Clinical guidelines English (5) French All (5)

Guideline: COVID in children with diabetes

Visit

International Society for Pediatric and Adolescent Diabetes (ISPAD)

The International Society for Pediatric and Adolescent Diabetes (ISPAD) Clinical Practice Consensus Guidelines 2018 for management of diabetic ketoacidosis (DKA) and the hyperglycemic hyperosmolar state provide comprehensive guidance for management of DKA in young people. Intravenous infusion of insulin for treating DKA may necessitate intensive care unit admission in hospitals in some parts of the world. During the Coronavirus Disease 2019 (COVID-19) pandemic, ICU services may need to be prioritised for care of affected individuals

Diabetes (type 1 and type 2) in children and young people: diagnosis and management

Visit

National Institute for Health and Care Excellence

This guideline covers the diagnosis and management of type 1 and type 2 diabetes in children and young people aged under 18. The guideline recommends how to support children and young people and their families and carers to maintain tight control of blood glucose to reduce the long-term risks associated with diabetes.

ISPAD Clinical Practice Consensus Guideline: Diabetic ketoacidosis in the time of COVID-19 and resource-limited settings-role of subcutaneous insulin

Visit

Priyambada L, Wolfsdorf JI, Brink SJ, Fritsch M, Codner E, Donaghue KC, Craig...

The International Society for Pediatric and Adolescent Diabetes Clinical Practice Consensus Guideline 2018 for management of diabetic ketoacidosis (DKA) and the hyperglycemic hyperosmolar state provide comprehensive guidance for management of DKA in young people. Intravenous (IV) infusion of insulin remains the treatment of choice for treating DKA; however, the policy of many hospitals around the world requires admission to an intensive care unit (ICU) for IV insulin infusion. During the coronavirus 2019 (COVID-19) pandemic or other settings where intensive care resources are limited, ICU services may need to be prioritized or may not be appropriate due to risk of transmission of infection to young people with type 1 or type 2 diabetes. The aim of this guideline, which should be used in conjunction with the ISPAD 2018 guidelines, is to ensure that young individuals with DKA receive management according to best evidence in the context of limited ICU resources. Specifically, this guideline summarizes evidence for the role of subcutaneous insulin in treatment of uncomplicated mild to moderate DKA in young people and may be implemented if administration of IV insulin is not an option.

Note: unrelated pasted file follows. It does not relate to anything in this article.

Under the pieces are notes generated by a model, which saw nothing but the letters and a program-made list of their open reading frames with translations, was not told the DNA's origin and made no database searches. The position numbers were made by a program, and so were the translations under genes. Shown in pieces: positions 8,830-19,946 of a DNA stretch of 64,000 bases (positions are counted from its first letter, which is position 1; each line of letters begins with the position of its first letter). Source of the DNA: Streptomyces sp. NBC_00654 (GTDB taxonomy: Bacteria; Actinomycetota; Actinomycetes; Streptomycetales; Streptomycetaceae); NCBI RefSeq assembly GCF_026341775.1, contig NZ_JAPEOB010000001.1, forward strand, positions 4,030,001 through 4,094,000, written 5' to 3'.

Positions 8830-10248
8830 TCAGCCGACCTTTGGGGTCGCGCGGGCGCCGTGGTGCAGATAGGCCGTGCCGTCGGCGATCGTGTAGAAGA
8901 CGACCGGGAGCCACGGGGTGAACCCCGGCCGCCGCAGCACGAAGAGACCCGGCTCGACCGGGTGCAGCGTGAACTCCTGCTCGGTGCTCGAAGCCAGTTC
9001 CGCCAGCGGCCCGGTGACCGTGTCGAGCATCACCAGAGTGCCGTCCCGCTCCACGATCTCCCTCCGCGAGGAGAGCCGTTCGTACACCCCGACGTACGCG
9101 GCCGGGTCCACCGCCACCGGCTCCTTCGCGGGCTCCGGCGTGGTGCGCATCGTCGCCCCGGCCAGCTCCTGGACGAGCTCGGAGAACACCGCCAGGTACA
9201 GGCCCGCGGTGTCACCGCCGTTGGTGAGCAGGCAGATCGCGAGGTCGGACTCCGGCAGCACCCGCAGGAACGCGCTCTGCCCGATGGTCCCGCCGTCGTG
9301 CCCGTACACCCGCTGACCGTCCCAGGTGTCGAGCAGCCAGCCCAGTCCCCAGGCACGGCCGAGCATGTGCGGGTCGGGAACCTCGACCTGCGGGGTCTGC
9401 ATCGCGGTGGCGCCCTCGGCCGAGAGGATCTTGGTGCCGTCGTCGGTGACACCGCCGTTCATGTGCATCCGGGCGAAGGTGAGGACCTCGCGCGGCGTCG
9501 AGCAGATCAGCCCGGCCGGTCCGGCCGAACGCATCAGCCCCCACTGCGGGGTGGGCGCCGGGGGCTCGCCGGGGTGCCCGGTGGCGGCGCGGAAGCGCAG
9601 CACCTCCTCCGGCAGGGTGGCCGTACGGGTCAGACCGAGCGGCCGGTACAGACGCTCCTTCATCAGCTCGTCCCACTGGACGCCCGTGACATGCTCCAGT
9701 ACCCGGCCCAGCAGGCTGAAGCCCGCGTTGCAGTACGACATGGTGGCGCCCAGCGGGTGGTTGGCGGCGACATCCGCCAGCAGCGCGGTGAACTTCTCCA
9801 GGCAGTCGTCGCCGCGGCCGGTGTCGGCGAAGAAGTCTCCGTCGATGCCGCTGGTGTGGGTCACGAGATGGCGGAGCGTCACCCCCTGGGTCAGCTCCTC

ISPAD Clinical Practice Consensus Guidelines 2018: Diabetic ketoacidosis and the hyperglycemic hyperosmolar state

Visit

Wolfsdorf J, Glaser N, Agus M, Fritsch M, Hanas R, Rewers A, Sperling M, and...

Recommendations concerning fluid management have been modified to reflect recent findings from a randomized controlled clinical trial showing no difference in cerebral injury in patients rehydrated at different rates with either 0.45% or 0.9% saline.

Diabetes Canada 2018 Clinical Practice Guidelines for the Prevention and Management of Diabetes in Canada: Type 1 Diabetes in Children and Adolescents

Visit

Wherrett D, Ho J, Huot C, et al

Diabetes mellitus is the most common endocrine disease and one of the most common chronic conditions in children. Type 2 diabetes and other types of diabetes, including genetic defects of beta cell function, such as monogenic and neonatal diabetes, are being increasingly recognized in children and should be considered when clinical presentation is atypical for type 1 diabetes. This section addresses those areas of type 1 diabetes management that are specific to children.